After a run-through of ”Hellboy 2” on Blu-ray on the Toshiba 46ZV555D (running at 24fps), it becomes clear that the LG can deliver some impressive hi-def pictures with movie discs, even if it doesn’t have the prowess to topple the best players in this price range. The difference is apparent from the Troll Market scene, or shots of Prince Nuada working out in the subway towards the beginning – these gloomy scenes aren’t as distinct and well contrasted as we’ve seen them on other players, with some of the background detail getting lost among the shadows. Likewise the scene where Hellboy and the gang battle a swarm of Tooth Fairies, which gets a bit hard to follow at times amid the darkness.
We compared the LG with a few rival Blu-ray decks including the Samsung BD-P1500 and its level of performance is similar, but it’s worth noting that the slightly pricier Panasonic DMP-BD55 and Denon DVD-1800BD handle this disc a lot more convincingly.
But everything else is absolutely on the money. The deck’s detail reproduction really stands out, making the movie’s intricately-crafted sets, costumes and characters look blisteringly sharp and textured – you can even make out the tiny pockmarks on Hellboy’s latex make-up. Its colour handling is also impressive, reproducing Hellboy’s red skin with convincing depth while maintaining a natural tone, plus it conveys the Forest God’s shades of green with irresistible vibrancy.
We also couldn’t discern any motion tracking problems, even when the action gets really frenetic, and it makes a very convincing attempt at delivering a true black. However, when switching to the Silicon Optix HQV Blu-ray disc, the LG’s shortcomings are revealed – it fails the important film resolution test due to some excessive strobing in the corner boxes, while the panning shot of the stadium shows some distinct moiré noise on the upper tier, none of which can be seen on the Panasonic DMP-BD55 or Denon DVD-1800BD. It also turned in an unconvincing performance with the diagonal filtering tests, showing clear jaggies on the edges of the rotating bars.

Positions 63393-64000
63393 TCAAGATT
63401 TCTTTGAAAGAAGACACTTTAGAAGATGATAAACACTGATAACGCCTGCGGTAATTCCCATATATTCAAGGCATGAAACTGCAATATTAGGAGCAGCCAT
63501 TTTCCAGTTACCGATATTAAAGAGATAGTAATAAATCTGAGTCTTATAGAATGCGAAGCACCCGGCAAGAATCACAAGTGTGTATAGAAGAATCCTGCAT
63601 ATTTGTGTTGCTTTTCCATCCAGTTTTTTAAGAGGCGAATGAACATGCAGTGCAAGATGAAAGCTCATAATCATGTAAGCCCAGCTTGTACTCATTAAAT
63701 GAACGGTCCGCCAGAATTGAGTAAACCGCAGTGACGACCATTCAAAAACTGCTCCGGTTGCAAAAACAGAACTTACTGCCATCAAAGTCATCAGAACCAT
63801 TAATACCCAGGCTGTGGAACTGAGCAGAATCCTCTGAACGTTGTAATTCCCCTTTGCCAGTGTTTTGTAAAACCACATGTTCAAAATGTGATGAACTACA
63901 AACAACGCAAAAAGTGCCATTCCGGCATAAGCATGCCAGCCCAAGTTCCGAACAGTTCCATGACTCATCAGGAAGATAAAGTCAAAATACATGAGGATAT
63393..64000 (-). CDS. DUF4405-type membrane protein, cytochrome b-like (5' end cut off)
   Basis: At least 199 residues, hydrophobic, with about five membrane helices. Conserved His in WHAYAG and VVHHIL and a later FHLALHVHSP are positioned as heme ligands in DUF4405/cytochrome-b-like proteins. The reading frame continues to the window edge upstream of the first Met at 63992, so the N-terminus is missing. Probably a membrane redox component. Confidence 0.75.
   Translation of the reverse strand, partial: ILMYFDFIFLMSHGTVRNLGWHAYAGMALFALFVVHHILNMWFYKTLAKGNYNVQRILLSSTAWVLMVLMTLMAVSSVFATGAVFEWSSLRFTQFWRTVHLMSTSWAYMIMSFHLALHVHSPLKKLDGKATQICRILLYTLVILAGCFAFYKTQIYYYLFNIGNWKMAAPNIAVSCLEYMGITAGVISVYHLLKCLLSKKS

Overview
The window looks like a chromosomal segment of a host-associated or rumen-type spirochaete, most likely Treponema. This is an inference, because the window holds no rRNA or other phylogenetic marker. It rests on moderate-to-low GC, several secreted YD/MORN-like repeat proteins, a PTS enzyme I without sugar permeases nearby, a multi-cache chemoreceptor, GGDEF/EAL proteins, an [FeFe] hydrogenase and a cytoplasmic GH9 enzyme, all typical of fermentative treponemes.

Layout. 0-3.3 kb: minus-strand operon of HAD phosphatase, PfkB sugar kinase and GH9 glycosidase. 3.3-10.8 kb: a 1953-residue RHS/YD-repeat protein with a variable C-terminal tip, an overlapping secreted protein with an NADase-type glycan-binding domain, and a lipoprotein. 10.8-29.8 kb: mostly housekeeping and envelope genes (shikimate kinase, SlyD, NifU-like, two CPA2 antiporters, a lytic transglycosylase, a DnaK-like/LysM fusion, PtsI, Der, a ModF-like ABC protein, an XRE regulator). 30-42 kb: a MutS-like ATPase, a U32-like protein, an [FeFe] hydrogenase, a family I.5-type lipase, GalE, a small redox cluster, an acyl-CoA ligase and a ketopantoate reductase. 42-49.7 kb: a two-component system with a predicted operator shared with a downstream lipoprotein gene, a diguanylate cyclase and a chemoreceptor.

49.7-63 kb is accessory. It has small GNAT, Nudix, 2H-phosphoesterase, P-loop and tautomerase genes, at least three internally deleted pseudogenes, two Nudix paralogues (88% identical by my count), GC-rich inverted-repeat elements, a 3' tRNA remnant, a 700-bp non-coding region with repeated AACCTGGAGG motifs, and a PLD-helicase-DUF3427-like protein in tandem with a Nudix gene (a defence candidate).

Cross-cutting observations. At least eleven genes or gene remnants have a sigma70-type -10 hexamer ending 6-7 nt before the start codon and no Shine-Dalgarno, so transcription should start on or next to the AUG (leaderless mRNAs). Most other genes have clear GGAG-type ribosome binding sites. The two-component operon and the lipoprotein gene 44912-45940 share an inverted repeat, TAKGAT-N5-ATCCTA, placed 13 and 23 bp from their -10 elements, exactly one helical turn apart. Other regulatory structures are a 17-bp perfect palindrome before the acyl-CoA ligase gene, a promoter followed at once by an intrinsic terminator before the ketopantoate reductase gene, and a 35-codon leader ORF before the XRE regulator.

Switching to the DVD version of Silicon Optix’ HQV disc reveals more problems – the rotating bar not only exhibits jaggies but judders wildly as it spins round, while the fine lines on the colour bars shows minor flickering. It does however perform well with the detail test. Thankfully these weaknesses are harder to spot with subjective movie playback – ”Gladiator” for example looks fine, with forceful edges and distinct, natural colour reproduction, although it could be sharper and there’s more noise in the picture than we would have liked.
Sonically there’s little wrong with the BD300. Feeding a Dolby TrueHD or DTS HD Master Audio bitstream to a compatible receiver delivers the most exhilarating results, particularly with a soundtrack as multilayered and hectic as ”Hellboy 2”. But we were also surprised by how much we enjoyed its CD playback from the analogue outputs – OK it’ll be eaten alive on a serious speaker system, but it sounds great though a modest setup, making the soulful jazz of Incognito’s ”Tales From The Beach” sound polished and well balanced.
The most impressive thing about the BD300 is the amount of features you get for your money, including support for BD Live and a pleasing array of multimedia formats. Also bringing a smile to our chops is its slickness and ease of use, with immaculate onscreen presentation and lightning-quick loading times. It’s only flaws are the lack of DTS HD Master Audio decoding and less-than-perfect picture quality that falls short of the high standards set by other players in its price range. But neither of these is a major crime – overall the BD300 is a great-value Blu-ray proposition which makes up for in features and useability what it lacks in picture prowess.
Score in detail